Wonder Woman comes from a place of peace.
Gal Gadot is easily the most inspirational and the most heroic and the most “real” Wonder Woman in movie (and television) history.
It’s a fully realized, three-dimensional characterization of an iconic DC Extended Universe character that has never gotten her due — until now.
Gadot’s Diana/Wonder Woman is brilliant but unsophisticated; brave but sometimes reckless; compassionate yet stubborn; idealistic yet capable of deadly force when there’s no other choice; endowed with astounding powers but as yet unsure of how to harness and master all her gifts.
Director Patty Jenkins’ origin story is packed with heart and empathy, and we have Gadot’s endearing performance to thank for that — but it’s also a byproduct of the timeline.
We meet the Amazon princess Diana when she is just a little girl living on the remote (in more ways than one) and beautiful and idyllic island of Themyscira.
Little Diana (and then teenage Diana, and then the young woman Diana) is obsessed with becoming the greatest warrior on the island, much to the chagrin of her mother, Queen Hippolyta (Connie Nielsen).
The queen’s sister, Gen. Antiope (the great Robin Wright, looking a bit uncomfortable in the helmet and the body armor), argues Diana must be prepared for the inevitable day when their peaceful paradise comes under attack. Queen Hippolyta wants to shelter Diana from the outside world for as long as possible — and she makes it clear Diana mustn’t ever learn the true nature of her origins.
This seems a bit … unrealistic. After all, there are no men on the island. Also, Diana clearly possesses supernatural skills. (When she crosses those bracelets, THINGS HAPPEN.) Why not just tell Diana what’s what?
Little matter. We know the story isn’t going to stay on the island forever. When the American pilot Steve Trevor (Chris Pine) crashes in the waters off Themyscira during World War I, Diana saves his life — but then all hell breaks loose as the Germans storm the beach. Blood is shed, lives are lost, and Diana is exposed to a world she never knew existed.
The early scenes between Gadot and Pine are sweet and funny and infused with just the right amount of sexual tension. (When Diana happens upon a naked Steve, takes it all in and asks if this what the typical man looks like, Steve responds, “Well … I’m considered above average.”)
Steve tells Diana about the Great War raging out there in the real world. Diana is convinced Ares, the Greek God of War, is responsible for man turning on his fellow man. If she can find him she can stop him, and the war will end.
As one might expect, Steve isn’t exactly onboard with the whole Ares thing, but he IS onboard with returning to London with Diana. Let her look for Ares while he tries to convince his military superiors the Germans are developing a deadly chemical weapon that can penetrate gas masks and could result in the death of tens of thousands of Allied forces and innocent civilians.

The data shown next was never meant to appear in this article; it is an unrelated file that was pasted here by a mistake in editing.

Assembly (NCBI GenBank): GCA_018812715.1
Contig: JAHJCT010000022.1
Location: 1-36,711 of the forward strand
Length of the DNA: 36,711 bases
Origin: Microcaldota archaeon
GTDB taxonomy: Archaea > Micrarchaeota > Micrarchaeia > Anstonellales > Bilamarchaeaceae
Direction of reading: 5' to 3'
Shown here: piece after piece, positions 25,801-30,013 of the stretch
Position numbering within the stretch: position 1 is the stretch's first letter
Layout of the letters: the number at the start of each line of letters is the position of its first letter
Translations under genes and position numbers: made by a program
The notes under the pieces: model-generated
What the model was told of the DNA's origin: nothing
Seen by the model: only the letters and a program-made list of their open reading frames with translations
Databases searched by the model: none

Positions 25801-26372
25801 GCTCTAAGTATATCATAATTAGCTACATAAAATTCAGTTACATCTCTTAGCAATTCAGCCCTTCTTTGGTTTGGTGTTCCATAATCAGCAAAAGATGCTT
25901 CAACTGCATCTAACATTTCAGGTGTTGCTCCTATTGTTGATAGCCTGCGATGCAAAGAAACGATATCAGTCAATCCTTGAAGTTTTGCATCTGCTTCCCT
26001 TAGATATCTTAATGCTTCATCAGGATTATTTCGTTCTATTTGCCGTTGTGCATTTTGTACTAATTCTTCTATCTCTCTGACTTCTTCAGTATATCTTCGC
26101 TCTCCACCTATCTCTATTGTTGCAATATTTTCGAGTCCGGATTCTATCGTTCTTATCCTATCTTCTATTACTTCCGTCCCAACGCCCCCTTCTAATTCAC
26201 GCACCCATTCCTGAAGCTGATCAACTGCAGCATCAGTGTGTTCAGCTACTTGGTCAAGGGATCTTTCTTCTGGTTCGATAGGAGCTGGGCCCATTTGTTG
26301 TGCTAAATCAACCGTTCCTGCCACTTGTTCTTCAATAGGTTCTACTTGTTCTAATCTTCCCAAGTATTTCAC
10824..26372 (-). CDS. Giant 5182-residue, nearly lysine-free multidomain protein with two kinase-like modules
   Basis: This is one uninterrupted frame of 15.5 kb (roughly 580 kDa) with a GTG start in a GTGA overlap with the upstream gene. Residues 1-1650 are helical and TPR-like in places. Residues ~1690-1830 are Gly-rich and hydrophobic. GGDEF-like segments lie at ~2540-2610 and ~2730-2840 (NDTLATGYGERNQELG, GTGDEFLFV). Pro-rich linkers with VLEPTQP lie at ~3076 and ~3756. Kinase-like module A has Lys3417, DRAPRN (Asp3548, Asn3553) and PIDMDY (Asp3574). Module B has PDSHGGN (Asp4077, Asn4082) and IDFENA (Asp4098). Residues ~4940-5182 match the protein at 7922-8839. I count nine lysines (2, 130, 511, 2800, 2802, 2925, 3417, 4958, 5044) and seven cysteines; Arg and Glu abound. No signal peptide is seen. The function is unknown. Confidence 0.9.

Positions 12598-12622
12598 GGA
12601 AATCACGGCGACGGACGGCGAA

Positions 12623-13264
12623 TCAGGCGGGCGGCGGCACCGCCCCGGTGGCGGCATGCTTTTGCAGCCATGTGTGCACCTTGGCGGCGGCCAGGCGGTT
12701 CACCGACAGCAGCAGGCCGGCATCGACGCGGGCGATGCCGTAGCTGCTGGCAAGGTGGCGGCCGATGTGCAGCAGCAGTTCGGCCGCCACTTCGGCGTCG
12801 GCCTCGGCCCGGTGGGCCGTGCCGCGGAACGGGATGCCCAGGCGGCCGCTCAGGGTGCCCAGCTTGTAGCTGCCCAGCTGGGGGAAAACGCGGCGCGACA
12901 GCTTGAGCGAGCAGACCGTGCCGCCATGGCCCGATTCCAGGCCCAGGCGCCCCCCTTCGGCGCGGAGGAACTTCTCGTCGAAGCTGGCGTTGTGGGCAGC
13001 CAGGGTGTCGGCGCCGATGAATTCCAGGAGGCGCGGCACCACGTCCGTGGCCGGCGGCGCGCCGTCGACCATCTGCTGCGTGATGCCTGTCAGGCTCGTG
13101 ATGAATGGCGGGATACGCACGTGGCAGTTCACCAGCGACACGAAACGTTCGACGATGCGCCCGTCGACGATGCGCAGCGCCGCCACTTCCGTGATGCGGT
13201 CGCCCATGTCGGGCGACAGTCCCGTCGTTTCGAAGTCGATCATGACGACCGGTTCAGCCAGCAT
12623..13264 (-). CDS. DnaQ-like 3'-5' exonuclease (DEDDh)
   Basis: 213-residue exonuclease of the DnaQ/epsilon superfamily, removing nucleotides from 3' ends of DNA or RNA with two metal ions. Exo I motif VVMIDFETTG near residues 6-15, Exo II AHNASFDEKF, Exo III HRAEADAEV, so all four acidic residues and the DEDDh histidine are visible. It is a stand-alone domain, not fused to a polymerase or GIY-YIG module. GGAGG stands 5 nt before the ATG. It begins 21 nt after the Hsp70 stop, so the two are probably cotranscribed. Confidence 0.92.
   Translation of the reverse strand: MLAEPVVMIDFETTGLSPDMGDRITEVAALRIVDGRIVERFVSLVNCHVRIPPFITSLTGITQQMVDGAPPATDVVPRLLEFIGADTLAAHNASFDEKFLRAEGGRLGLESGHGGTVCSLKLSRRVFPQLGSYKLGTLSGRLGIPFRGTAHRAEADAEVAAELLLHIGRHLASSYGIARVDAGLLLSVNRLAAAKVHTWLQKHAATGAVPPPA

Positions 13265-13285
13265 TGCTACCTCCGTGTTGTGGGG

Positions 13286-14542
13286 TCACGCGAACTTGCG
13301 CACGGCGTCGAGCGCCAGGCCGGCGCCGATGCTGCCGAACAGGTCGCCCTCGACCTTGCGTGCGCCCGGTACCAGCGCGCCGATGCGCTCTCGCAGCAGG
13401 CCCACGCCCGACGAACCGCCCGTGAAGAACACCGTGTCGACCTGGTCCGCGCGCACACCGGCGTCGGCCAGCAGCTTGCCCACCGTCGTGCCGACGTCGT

Like many a superhero origins story where the main character is from another world and now must try to assimilate, we get many a scene were Diana/Wonder Woman is alternately amazed, amused and taken aback by the strange ways of these humans.
And of course she’s quite the sight herself. Let’s be real, that revealing costume would turn heads in 2017 London, let alone a century prior.
Director Jenkins and the team of writers credited with the screenplay and story take us through the paces of developing the villains, including Elena Anaya’s creepy Doctor Poison and Danny Huston’s megalomaniacal Gen. Erich Lundendorff, and introducing us to the obligatory ragtag bunch of anti-heroes that Steve rounds up for the mission to save the world.
Ewen Bremner (from the “Trainspotting” movies) is Charlie, a sharpshooter battling PTSD; Said Taghmaoui is Sameer, a secret agent and master of disguise; Lucy Davis provides comic relief as Etta Candy, Steve’s loyal and true secretary; Eugene Brave Rock is Chief, who takes no sides in the war but clearly is more good guy than mercenary.
Diana is horrified by the realities of war. She’s ever more convinced Ares is responsible for all this carnage, leading to some moments of true dramatic impact, as Steve tells her she needs to wake up and realize not everyone is good and pure of heart, and man is capable of great violence and shocking cruelty. At times “Wonder Woman” plays more like a World War I drama that just happens to include a warrior for justice with incredible powers instead of a superhero origins story — and that’s part of what makes the film so compelling.
When Diana DOES spring into action, “Wonder Woman” rocks. It’s as if we’re learning exactly what she’s capable of at the same time Diana is discovering the depths of her powers.
Chris Pine is perfectly cast as the cocky but noble and quite dashing Steve Trevor. The supporting players, including David Thewlis in a pivotal role best left for you to discover, are all terrific.
Gal Gadot shines in the title role. Diana is sweet and sexy and clever and intense, and she moves with the grace and power of a superhero gymnast (among other skills). Steve and his buddies are suitably amazed at what she can do, but they quickly shift from being shocked to saying without hesitation:
I’m with her.
Warner Bros. presents a film directed by Patty Jenkins and written by Allan Heinberg. Rated PG-13 (for sequences of violence and action, and some suggestive content). Running time: 137 minutes. Opens Friday at local theaters.